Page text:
"There is no truth to such claims and rumors at all; they are part of the war of rumors by the enemies of Islam," Haqqani said in a 2012 edition of a Taliban magazine. "We are one of the fronts of the Islamic Emirate. … We obey completely in good deeds the Emir of the Believers Mullah Muhammad Omar." Omar, now deceased, was the Taliban's founder.
Haqqani is the nephew of Khalil Rahman Haqqani, another top Taliban figure, who is reportedly in charge of security in Kabul. Khalil, whom the Treasury Department designated as a global terrorist in 2011 for allegedly "providing support to al-Qaeda," told al Jazeera on Sunday that "all Afghans" should feel safe under Taliban rule.
In June, the United Nations released a report that called the Haqqani network "the primary component of the Taliban in dealing with al Qaeda."
"Ties between the two groups remain close, based on ideological alignment, relationships forged through common struggle and intermarriage," the report read.
The U.S. first designated the Haqqani network as a terrorist group in 2012. The National Counterterrorism Center within the Office of the Director of National Intelligence describes the Haqqani network as a "Sunni Islamist militant organization" whose founder was "one of Bin Laden's closest mentors." NCTC said the Haqqani Network was considered a terrorist group "because of its involvement in the Afghan insurgency, attacks on U.S. military and civilian personnel and Western interests in Afghanistan, and because of its ties to the Taliban and al-Qaeda."
Since the fall of Kabul, some with ties to the Haqqani network have been given leadership positions in the Taliban's command. Mohammad Nabi Omari, a former Guantanamo Bay detainee with strong ties to the network, was reportedly appointed the provincial governor of Khost in Afghanistan on Tuesday.
Hamid Karzai, a former president of Afghanistan, and Abdullah Abdullah, the former chairman of the High Council for National Reconciliation, have attempted to insert themselves into the Taliban's government creation efforts. Abdullah and Karzai reportedly met with Khalil on Aug. 19, with Abdullah saying Khalil promised to "work hard to provide the right security for the citizens of Kabul."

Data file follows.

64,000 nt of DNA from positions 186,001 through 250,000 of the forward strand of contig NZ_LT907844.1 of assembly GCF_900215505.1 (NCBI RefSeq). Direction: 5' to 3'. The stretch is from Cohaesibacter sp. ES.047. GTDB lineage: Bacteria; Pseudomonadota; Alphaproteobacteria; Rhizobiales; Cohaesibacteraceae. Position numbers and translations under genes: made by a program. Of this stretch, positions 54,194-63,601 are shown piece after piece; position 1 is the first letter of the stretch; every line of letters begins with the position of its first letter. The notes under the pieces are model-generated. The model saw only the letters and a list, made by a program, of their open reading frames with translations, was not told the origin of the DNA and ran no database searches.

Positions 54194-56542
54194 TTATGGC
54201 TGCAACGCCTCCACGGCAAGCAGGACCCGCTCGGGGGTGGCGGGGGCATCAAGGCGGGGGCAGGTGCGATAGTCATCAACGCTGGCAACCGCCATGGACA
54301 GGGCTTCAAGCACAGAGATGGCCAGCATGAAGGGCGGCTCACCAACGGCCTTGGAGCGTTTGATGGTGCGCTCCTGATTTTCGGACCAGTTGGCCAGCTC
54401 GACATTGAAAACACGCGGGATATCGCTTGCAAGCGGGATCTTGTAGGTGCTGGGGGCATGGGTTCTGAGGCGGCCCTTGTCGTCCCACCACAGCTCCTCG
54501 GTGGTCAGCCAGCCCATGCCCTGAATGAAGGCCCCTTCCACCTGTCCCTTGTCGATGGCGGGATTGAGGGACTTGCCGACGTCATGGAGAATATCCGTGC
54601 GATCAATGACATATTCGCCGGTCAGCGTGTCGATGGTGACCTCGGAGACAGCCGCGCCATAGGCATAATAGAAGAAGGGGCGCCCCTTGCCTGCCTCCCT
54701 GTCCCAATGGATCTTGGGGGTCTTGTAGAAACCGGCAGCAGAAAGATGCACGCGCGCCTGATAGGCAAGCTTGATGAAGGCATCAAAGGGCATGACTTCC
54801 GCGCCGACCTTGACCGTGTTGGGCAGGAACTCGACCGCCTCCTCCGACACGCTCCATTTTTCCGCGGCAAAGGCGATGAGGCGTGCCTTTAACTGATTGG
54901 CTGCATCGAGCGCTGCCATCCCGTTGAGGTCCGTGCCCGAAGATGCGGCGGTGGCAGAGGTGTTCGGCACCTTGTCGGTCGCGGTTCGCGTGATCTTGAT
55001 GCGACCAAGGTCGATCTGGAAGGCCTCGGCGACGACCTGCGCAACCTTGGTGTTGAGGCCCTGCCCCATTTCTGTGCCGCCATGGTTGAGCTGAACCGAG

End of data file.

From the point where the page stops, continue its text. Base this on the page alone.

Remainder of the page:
Shortly after the Taliban's Aug. 17 pledge of "amnesty" for Afghans, 13 U.S. service members and dozens of Afghan civilians were killed in a suicide bombing outside the airport in Kabul on Thursday. The U.S. military said ISIS's affiliate in Afghanistan was behind the deadly suicide bombing attack, and ISIS-K took responsibility for it. The Pentagon said Saturday it had conducted a drone strike and killed two ISIS-K members.
Central Command leader Gen. Frank McKenzie said Thursday that the U.S. would continue to ask the Taliban to assist with security, saying he hadn't seen evidence that the Taliban let the attack occur.
"There is no evidence thus far that I've been given, as a consequence by any of our commanders in the field, that there has been collusion between the Taliban and ISIS in carrying out what happened today," President Joe Biden said Thursday,
There is also evidence of ties between the Haqqani network and ISIS-K. A report from the U.N. in July said ISIS-K "was largely underground and clandestine" and is led by Shahab Muhajir, whom one member state says "may also have been previously a mid-level commander in the Haqqani Network." He "continues to maintain cooperation with the entity" and provides "key expertise and access to [attack] networks," the member state reportedly added. The document indicated some member states "have reported tactical or commander-level collaboration between ISIL-K and the Haqqani Network," but “others strongly deny such claims.”
"Authorized movement of personnel with a tacit understanding that both groups benefit from certain joint venture attacks is also likely," the report added, warning that one member state "has suggested that certain attacks can be denied by the Taliban and claimed by ISIL-K, with it being unclear whether these attacks were purely orchestrated by the Haqqani Network, or were joint ventures making use of ISIL-K operatives."
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Original Author: Jerry Dunleavy